The happiness of this young family was not meant to be.  On April 17, 1862 the Lawrence Republican newspaper ran a notice that Francois LaHay of Clinton Township, Douglas County, Kansas died on the 9th of April in Missouri from lung fever.

Oliver "Ollie" and Ella LaHay

Oliver "Ollie" and Ella LaHay

Two years later, in the Thursday, February 11, 1864 edition of the Kansas Weekly Tribune, a notice was printed that Ella LaHay had died at the age of 2 years, 5 months, 9 days.  Three weeks later on March 3, the Kansas Weekly Tribune reported that Olla LaHay, son of Nancy LaHay, died on March 1, aged 6 years, 1 month.

The three LaHay’s were laid to rest on the family plot on the land of Toussaint LaHay.  In 1972 the family was moved to the Clinton Cemetery to make way for the Clinton Dam and Resevoir3.

  1. Kansas State Historical Society. Reminiscences of Henry Hiatt of Twin Mound. Feb 6, 1897.  Transcribed by Bobby Dobbins Title.
  2. US Pension Office. Civil War Widow’s Pension File #597571 Claimant’s Affidavit, Sep 24, 1904. Transcribed by Bobby Dobbins Title.
  3. Lawrence Daily Journal World. “Cemetery Shift Done by Dec. 1.” Aug 4, 1972.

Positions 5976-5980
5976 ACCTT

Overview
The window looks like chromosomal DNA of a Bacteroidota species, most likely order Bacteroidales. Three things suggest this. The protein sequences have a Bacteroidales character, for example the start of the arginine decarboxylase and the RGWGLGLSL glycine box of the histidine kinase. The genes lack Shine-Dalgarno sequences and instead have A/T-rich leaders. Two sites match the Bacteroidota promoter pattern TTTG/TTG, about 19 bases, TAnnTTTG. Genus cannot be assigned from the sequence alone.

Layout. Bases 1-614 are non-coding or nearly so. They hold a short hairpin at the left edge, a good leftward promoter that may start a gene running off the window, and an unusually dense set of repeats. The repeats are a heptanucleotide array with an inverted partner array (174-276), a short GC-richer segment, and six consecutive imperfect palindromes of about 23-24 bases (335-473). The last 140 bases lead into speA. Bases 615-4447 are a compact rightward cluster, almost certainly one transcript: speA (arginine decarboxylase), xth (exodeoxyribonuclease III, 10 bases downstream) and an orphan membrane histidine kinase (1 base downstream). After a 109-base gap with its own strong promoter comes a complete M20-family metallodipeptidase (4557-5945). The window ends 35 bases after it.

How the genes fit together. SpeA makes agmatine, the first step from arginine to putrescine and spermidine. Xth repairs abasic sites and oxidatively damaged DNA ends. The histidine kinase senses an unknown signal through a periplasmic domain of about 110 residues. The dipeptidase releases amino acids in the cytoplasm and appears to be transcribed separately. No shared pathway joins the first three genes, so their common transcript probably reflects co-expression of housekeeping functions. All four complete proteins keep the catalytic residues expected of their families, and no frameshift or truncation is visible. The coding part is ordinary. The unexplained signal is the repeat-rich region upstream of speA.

Posted in Blog, Corel, Genealogy, LaHay, Nancy Maryland, Tombstone Tuesday | 2 Comments

Tombstone Tuesday ~ Thomas Stuart McGee

Thomas Stuart McGee

Thomas Stuart McGee

Thomas Stuart is the youngest son born to Olivia Gillespie Corel and John Jacob McGee.   He was born July 21, 1881 in Wakarusa Township, Douglas County, Kansas.  Thomas was only 7 when his father, John Jacob, died.

In 1900 Thomas Stuart is living with his brother, Richard Oney McGee in Kansas City, Jackson County, Missouri1. Ten years later Thomas Stuart is still in Kansas City, but now living with his mother, Olivia Gillespie Corel McGee, his aunt, Nancy Maryland Corel Dobbins, two brothers, Albert Edward and Oliver Corel McGee, and a cousin, Ada Corel, granddaughter of Margaret McGee and William Corel2. Continue reading